America may be the world's foremost democracy, but her politics also has a tendency to throw up dynasties, and the Democratic Party is showcasing two old ones that still have a hold on their politics, and one new one that is in the process of trying to secure such a hold.
No Kennedy has held national office since JFK's assassination in 1963, but the Kennedy appeal has remained undimmed over the decades. Senator Edward Kennedy used it to great effect in his failed bid for the presidency against incumbent Jimmy Carter in 1980, and yesterday he was centre stage again at the Democratic Convention in Denver, perhaps staging a final exit for the Kennedy family, and trying to pass his lustre on to the new Obama clan. Ted Kennedy will always carry with him the burden of the Chappaquiddick tragedy, and his serious misjudgements over that affair, but he also seems to have spent the whole of his time since trying to exorcise that ghost in his tireless legislative activity in the senate. The hagiographic video of Kennedy, shown to the convention (see it here) emphasised this, and Kennedy's own speech utilised famous lines from his brother's inauguration speech and his own 1980 convention speech to "pass the torch" on to Obama. If there's no Kennedy around now, they seem to be saying, then go for Obama as the next best thing.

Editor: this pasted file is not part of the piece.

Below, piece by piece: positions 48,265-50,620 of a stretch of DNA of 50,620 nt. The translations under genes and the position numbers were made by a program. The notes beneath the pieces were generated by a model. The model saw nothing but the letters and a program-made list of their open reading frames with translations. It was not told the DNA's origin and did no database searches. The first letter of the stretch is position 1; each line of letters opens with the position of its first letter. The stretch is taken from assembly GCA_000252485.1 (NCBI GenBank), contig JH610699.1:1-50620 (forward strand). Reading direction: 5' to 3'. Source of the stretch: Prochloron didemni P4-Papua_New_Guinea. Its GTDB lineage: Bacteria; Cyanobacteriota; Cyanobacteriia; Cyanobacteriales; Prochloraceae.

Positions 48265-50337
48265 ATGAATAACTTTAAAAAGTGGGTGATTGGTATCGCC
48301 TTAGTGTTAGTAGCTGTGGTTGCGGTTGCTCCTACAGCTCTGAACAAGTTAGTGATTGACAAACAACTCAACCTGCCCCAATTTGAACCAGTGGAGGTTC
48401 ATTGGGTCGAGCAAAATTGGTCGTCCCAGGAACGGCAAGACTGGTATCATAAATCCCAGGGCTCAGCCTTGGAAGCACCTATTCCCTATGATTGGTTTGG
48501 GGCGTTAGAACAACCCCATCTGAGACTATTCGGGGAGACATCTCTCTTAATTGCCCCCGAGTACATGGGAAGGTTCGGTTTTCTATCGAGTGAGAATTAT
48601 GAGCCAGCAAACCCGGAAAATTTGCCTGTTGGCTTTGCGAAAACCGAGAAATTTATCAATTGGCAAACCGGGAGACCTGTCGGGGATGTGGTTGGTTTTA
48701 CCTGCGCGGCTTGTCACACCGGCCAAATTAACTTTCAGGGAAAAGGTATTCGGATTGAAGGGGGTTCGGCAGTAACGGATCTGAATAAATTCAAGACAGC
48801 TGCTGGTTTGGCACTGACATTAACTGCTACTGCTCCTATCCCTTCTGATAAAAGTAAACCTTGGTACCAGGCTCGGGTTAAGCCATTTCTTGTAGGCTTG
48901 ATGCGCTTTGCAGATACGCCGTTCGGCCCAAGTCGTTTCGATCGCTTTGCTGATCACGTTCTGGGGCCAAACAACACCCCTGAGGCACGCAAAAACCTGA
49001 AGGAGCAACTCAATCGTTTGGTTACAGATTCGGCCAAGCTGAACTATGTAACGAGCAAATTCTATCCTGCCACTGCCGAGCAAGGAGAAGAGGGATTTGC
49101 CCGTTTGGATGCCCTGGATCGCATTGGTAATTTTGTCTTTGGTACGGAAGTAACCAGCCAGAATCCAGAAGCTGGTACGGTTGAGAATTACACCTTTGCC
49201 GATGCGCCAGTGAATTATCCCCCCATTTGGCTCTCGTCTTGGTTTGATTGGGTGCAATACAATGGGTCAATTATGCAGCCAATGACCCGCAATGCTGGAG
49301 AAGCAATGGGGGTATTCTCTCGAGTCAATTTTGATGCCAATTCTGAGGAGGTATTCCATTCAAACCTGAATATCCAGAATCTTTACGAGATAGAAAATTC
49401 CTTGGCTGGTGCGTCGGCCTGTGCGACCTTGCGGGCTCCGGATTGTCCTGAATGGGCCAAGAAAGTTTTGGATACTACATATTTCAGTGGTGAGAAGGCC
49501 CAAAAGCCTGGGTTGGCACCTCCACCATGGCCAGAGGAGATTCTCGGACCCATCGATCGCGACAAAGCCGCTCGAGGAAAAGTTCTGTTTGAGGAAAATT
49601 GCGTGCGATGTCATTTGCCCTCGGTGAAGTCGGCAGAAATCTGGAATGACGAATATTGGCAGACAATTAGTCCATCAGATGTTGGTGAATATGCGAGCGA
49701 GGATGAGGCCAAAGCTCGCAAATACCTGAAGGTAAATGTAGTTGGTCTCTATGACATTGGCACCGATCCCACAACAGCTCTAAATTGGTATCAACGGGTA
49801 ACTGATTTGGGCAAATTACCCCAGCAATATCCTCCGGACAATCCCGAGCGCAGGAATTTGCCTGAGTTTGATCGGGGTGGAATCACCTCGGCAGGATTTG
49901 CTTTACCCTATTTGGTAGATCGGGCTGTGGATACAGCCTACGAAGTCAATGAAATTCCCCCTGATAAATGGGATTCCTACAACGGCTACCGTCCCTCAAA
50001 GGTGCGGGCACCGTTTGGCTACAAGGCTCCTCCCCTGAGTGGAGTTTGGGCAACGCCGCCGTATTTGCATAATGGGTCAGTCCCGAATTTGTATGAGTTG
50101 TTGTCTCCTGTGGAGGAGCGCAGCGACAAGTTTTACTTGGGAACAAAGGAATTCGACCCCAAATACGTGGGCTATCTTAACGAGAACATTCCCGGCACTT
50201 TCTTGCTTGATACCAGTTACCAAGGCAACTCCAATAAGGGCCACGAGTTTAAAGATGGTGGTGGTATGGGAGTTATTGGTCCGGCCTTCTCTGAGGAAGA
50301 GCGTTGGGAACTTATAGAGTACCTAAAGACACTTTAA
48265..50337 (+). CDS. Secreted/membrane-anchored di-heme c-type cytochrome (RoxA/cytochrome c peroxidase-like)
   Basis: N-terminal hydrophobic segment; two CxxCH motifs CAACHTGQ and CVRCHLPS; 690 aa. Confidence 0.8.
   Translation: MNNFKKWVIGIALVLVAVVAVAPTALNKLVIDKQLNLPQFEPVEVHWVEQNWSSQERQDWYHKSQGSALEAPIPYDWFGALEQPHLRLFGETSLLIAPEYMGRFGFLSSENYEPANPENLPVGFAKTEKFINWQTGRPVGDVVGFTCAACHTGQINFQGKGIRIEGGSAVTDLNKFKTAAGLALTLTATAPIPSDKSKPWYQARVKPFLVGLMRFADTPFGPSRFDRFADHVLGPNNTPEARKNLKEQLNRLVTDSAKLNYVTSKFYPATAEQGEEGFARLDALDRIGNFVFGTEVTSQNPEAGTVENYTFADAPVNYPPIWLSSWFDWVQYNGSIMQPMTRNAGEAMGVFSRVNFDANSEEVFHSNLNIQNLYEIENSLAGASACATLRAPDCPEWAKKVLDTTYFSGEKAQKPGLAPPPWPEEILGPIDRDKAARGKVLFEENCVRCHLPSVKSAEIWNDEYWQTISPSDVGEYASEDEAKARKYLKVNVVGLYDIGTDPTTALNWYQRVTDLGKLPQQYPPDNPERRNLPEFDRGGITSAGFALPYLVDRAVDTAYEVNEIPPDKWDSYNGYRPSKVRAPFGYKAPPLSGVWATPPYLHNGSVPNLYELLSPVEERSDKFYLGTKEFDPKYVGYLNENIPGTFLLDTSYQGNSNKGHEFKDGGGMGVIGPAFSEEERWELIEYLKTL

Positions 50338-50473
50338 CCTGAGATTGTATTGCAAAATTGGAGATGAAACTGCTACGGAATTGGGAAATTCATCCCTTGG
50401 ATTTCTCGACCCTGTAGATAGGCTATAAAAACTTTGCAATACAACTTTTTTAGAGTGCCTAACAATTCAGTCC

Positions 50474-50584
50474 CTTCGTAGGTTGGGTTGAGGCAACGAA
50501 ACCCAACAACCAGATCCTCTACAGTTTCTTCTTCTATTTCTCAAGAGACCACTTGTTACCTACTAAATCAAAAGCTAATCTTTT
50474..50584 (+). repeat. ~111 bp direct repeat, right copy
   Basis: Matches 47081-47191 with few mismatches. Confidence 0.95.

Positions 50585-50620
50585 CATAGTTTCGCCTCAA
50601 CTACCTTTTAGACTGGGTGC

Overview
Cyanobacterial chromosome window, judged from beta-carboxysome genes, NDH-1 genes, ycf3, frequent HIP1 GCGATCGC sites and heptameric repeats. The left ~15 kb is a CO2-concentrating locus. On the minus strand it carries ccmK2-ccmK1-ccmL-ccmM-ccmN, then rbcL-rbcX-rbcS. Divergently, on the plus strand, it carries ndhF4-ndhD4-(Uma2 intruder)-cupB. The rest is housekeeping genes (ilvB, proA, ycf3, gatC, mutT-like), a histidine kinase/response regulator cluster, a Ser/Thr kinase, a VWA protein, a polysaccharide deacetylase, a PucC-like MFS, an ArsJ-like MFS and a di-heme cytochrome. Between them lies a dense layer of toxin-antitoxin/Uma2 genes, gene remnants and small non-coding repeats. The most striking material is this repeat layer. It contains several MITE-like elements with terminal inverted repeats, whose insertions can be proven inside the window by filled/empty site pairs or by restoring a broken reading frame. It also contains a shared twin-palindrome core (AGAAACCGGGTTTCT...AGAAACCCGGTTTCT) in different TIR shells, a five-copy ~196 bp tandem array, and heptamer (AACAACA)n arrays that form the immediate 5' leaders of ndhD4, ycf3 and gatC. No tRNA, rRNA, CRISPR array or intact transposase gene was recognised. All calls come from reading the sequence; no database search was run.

The Clintons have a rather more difficult task, and Hillary's speech tonight is arguably the most crucial speech of the convention. They have virtually owned this party since Bill's first presidential election victory in 1992, and giving it up is excruciatingly difficult. Yet there is no virtue for either of them in begrudging Obama his victory, whatever slights they think they have received at his hands. The fact is, if the Clintons don't seem to pull out all the stops in trying to get an Obama victory in November, then whatever happens to him, her future runs for the presidency are doomed. Hillary is a doughty street fighter who is down, but certainly not out; tonight she needs to show as well that she understands the long game.
It may seem ironic for the Democrats to be showcasing their dynasties, but here at least they have an advantage over their no less family-oriented rivals, for the Republicans next week desperately need to make people forget their most recent triumphant political family. That will be a danse macabre worth witnessing.